Holy Week kicks off! I’ve been excited for this ever since I found myself not just doing drive-by visits to the Episcopal church, but attending regularly. I’ve dipped in and out of different Holy Week events in the past, but I’ve never gone to all of them. This is actually my first time attending a Palm Sunday service.
We meet in the courtyard outside the chapel, and they distribute palms as we enter. We hold them up as they read the opening liturgy outside. They have a choir with handbells, and the music is just gorgeous. We slowly process into the building. Most of the service is taken up with a reading of the Passion narrative. They’ve assigned different people in the congregation to voice the different characters, which really brings it to life. (I’m amused to note that one of the rectors is playing both Judas and Pilate.) Since that’s the focus, there isn’t a sermon, although they do have Communion. (I’m coming to realize that Episcopalians pretty much do the Eucharist whenever possible.) They don’t read the Resurrection part of the text, of course, since it’s not Easter yet, so the service ends on a rather serious note. The congregation leaves in silence; unlike regular Sundays, the rectors don’t stand near the doors afterward and shake hands with people. But I leave on a real high nonetheless, excited for the coming week. Read More
In Lynnette’s post a couple of days ago on turning to Christ in the midst of sin, she wrote about how she identified with the struggle to feel worthy to turn to Christ that Martin Luther expressed hundreds of years ago, although, she noted, Luther was more likely to attribute the difficulty of the struggle to the whisperings of Satan, while she as a product of the twentieth century leans more on the language of mental illness. This is a major tangent, but this contrast got me to wondering which GAs today are more or less likely to attribute things to Satan.
Figuring out who’s attributing stuff to Satan is a more difficult task than I really wanted to take on, so I settled for just looking up which GAs talk about Satan the most. Fortunately for me, the LDS General Conference corpus has recently been updated to make it much easier to get results split out by speaker. This even allowed me to broaden my search a little, to include other Conference speakers such as general church officers. I searched the corpus by speaker for uses of “Satan,” as well as three fairly synonymous terms: “devil,” “Lucifer,” and “adversary.” Then I just added up the frequency for each speaker, and converted the results into uses per million words to make them easier to look at. (If you’re interested in differences between how often these terms are used here’s a post I wrote several years ago on that question.)
So who do you think holds the title for referring to Satan most frequently in Conference talks?
You’ll never guess.
Really, you won’t.
One of the movies produced by the church that I actually rather enjoy is Nora’s Christmas Gift, partly because even though it has its cheesy moments, I like Nora, who is funny and real. But I also appreciate its message, which is one that resonates with me. Nora has to cope with life circumstances that I think most of us would find quite challenging, as age and declining health put her in a position where she finds herself more dependent on others. She has to cope with the unsettling shift from being the person who organized things and offered help to others to being the person in need of help. She quite understandably resents the situation and resists the help. But at the end of the movie, it occurs to her that learning to accept what others offer her—and ultimately what God offers her—is what Christmas is ultimately about: “let earth receive her King,” she says, with a dawning recognition that is it up to her to allow grace to affect her life. Read More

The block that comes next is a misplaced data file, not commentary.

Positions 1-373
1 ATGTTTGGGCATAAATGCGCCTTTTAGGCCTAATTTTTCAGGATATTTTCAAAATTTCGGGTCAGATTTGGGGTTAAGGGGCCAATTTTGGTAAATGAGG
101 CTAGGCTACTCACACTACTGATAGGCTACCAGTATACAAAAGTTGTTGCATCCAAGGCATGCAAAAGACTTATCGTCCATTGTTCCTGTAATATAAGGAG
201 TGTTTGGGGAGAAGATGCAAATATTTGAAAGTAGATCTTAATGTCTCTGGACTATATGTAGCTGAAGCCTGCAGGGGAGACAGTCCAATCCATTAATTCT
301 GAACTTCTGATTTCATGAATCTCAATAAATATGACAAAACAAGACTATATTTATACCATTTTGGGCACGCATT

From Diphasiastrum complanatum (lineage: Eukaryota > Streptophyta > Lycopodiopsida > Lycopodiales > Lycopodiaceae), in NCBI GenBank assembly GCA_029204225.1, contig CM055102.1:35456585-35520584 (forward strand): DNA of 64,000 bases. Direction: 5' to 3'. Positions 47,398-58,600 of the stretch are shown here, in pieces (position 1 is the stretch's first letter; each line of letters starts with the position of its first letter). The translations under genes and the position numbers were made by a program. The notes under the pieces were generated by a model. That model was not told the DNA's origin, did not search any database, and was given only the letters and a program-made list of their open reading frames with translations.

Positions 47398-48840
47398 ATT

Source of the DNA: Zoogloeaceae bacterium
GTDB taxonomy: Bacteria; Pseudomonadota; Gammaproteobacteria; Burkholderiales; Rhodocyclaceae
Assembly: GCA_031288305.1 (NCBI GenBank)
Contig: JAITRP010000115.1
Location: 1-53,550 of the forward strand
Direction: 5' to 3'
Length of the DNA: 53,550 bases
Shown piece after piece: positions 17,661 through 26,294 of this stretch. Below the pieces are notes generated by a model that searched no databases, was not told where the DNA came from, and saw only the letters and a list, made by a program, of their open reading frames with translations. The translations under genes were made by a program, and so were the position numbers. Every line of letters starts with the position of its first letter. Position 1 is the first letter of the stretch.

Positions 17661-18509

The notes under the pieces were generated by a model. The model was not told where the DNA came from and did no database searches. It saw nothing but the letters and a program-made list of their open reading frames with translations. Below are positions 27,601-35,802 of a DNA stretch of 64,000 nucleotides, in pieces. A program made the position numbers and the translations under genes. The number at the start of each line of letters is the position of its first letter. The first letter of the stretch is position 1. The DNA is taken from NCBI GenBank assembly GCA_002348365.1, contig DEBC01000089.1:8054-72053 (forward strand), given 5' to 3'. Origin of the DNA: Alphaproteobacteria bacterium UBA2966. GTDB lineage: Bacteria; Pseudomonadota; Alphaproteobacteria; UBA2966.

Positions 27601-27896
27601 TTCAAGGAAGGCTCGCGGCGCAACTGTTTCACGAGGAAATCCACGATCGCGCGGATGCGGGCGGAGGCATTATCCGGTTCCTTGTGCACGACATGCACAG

In his writings, the great reformer Martin Luther, who turned the theological world of the sixteenth century upside down, returned again and again to a very basic problem: how do you believe in the atonement, or grace, or the saving work of Christ, on a personal level? How do you really take in that those things apply to not just humanity in general, and more to the point, not to some category of “good people,” but to a sinner like yourself? “I have often experienced,” he wrote, “and still do every day, how difficult it is to believe, especially amid struggles of conscience, that Christ was given, not for the holy, righteous, and deserving, or for those who were His friends, but for the godless, sinful, and undeserving, for those who were His enemies, who deserved the wrath of God and eternal death.”1 Luther noted that when he found himself consumed by the forces of sin, it was nearly impossible to turn to Christ for rescue and forgiveness. He attributed this at least partly to the work of the devil, whose voice constantly whispered in his ear, reminded him of his unworthiness, and informed him that Christ would surely damn him. He described his experience of being frightened of Christ: “even at the mention of the name of Christ,” he recounted, “I would be terrified and grow pale, because I was persuaded that He was a judge.”2 Luther also observed the inexorable and unforgiving logic of the conscience: “You have sinned; therefore God is angry with you. If He is angry, He will kill you and damn you eternally.” He went on to even suggest that as a result, “many who cannot endure the wrath and judgment of God commit suicide by hanging or drowning.”3
The only way to quiet these condemning voices is, of course, to throw yourself utterly on the mercy of the Savior. But Luther was well aware that this is much easier said than done. To turn to Christ, to look for grace, while being assailed by the forces of judgment and condemnation, he observed, was enormously challenging: “to do this in the midst of struggle is the hardest thing there is. I am speaking from experience, for I am acquainted with the devil’s craftiness . . .”4